7 Things Yo’ Momma Never
Told You About Church History
(Written Transcript Part 2)
The Destruction of Jerusalem
It’s mentioned 78 times in the gospels. Here are some instances of that.
Coming up to them at that very moment, she gave thanks to God and spoke about the child to all who were looking forward to the redemption of Jerusalem.
You snakes! You brood of vipers! How will you escape being condemned to hell? Therefore I am sending you prophets and wise men and teachers. Some of them you will kill and crucify; others you will flog in your synagogues and pursue from town to town.
And so upon you will come all the righteous blood that has been shed on earth, from the blood of righteous Abel to the blood of Zechariah son of Berekiah, whom you murdered between the temple and the altar. I tell you truth, all this will come upon this generation.”
O Jerusalem, Jerusalem, you who kill the prophets and those sent to you, how often I have longed to gather your children together as a hen gathers her chicks under her wings, but you were not willing.
Look, your house is left to you desolate. For I tell you, you will not see me again until say, ‘Blessed is he who comes in the name of the Lord.’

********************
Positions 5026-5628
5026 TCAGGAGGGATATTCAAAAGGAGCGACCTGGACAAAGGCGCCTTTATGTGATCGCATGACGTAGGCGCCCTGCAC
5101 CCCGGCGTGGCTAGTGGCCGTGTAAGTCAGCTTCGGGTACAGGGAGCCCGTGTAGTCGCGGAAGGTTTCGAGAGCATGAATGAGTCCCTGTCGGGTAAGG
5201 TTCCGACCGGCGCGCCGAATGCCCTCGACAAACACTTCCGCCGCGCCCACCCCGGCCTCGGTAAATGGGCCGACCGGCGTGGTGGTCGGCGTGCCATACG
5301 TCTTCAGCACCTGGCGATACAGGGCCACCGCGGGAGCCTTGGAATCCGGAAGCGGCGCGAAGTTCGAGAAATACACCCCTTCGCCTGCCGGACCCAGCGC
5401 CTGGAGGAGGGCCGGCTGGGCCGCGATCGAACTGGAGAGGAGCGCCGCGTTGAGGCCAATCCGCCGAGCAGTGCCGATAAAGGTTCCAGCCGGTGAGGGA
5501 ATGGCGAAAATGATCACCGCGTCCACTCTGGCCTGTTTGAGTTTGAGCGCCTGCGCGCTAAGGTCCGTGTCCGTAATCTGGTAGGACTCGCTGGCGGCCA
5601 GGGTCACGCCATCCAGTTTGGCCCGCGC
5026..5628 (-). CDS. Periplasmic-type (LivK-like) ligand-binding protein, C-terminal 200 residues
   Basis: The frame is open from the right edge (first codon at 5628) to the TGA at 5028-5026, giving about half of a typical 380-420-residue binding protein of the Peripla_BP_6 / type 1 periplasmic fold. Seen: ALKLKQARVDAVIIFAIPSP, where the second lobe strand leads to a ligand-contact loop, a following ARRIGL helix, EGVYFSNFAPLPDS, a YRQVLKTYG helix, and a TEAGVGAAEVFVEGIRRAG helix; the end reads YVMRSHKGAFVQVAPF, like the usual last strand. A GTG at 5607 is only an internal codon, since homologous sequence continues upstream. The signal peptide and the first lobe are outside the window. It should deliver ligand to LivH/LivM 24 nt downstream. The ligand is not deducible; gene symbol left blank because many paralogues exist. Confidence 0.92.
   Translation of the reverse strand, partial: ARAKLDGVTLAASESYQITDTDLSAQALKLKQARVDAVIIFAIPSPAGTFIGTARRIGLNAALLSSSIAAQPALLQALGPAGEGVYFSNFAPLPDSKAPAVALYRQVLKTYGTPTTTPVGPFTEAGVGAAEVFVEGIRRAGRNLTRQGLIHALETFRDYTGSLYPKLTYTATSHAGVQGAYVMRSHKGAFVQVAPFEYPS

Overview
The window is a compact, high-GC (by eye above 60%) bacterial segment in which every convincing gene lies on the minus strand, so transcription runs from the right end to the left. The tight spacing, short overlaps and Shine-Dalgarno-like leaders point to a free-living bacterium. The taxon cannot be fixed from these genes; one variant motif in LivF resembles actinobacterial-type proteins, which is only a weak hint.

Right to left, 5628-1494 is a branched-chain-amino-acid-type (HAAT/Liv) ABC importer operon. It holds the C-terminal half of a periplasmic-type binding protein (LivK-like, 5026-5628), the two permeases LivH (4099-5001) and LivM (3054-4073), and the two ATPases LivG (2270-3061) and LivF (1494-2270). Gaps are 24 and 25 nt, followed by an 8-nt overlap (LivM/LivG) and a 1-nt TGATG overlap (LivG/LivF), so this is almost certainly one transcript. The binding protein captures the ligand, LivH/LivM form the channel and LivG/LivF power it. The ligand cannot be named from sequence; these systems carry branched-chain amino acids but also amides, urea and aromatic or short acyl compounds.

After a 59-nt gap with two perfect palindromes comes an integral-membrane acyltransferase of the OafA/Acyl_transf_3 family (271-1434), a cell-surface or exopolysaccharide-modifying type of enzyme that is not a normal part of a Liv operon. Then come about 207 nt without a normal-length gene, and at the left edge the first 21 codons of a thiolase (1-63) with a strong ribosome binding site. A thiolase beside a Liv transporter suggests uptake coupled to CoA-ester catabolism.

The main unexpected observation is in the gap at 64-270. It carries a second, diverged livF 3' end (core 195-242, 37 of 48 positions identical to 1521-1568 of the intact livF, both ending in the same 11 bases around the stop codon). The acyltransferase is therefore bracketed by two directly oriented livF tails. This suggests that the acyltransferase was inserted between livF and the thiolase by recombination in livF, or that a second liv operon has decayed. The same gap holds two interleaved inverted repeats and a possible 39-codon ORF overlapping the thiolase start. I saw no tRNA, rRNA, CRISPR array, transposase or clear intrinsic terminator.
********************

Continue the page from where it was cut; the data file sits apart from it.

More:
And you know what comes next? New chapter.
I don’t know how you can possibly argue that the gospels were written after the temple was destroyed. If you have a theological understanding of the book of Matthew, you know that it was written to Jews. If Matthew was written to Jews after 70 AD, where are the Jews it was written to?
The gospels were written before 70 AD. They don’t mention any events that happened after that.
Q” & Mark Theory
There are some theories about how the gospels were put together. One theory is called Q theory, which is that there was a document which Matthew and Luke copied, and then Mark copied all three. There’s another theory that Mark was first. This theory did not appear until 1786.
I don’t know how many of you are familiar with the phrase “early church fathers.” I think it’s one of the most important concepts in church history, which is that there were a group of people who were the leading lights in the early church.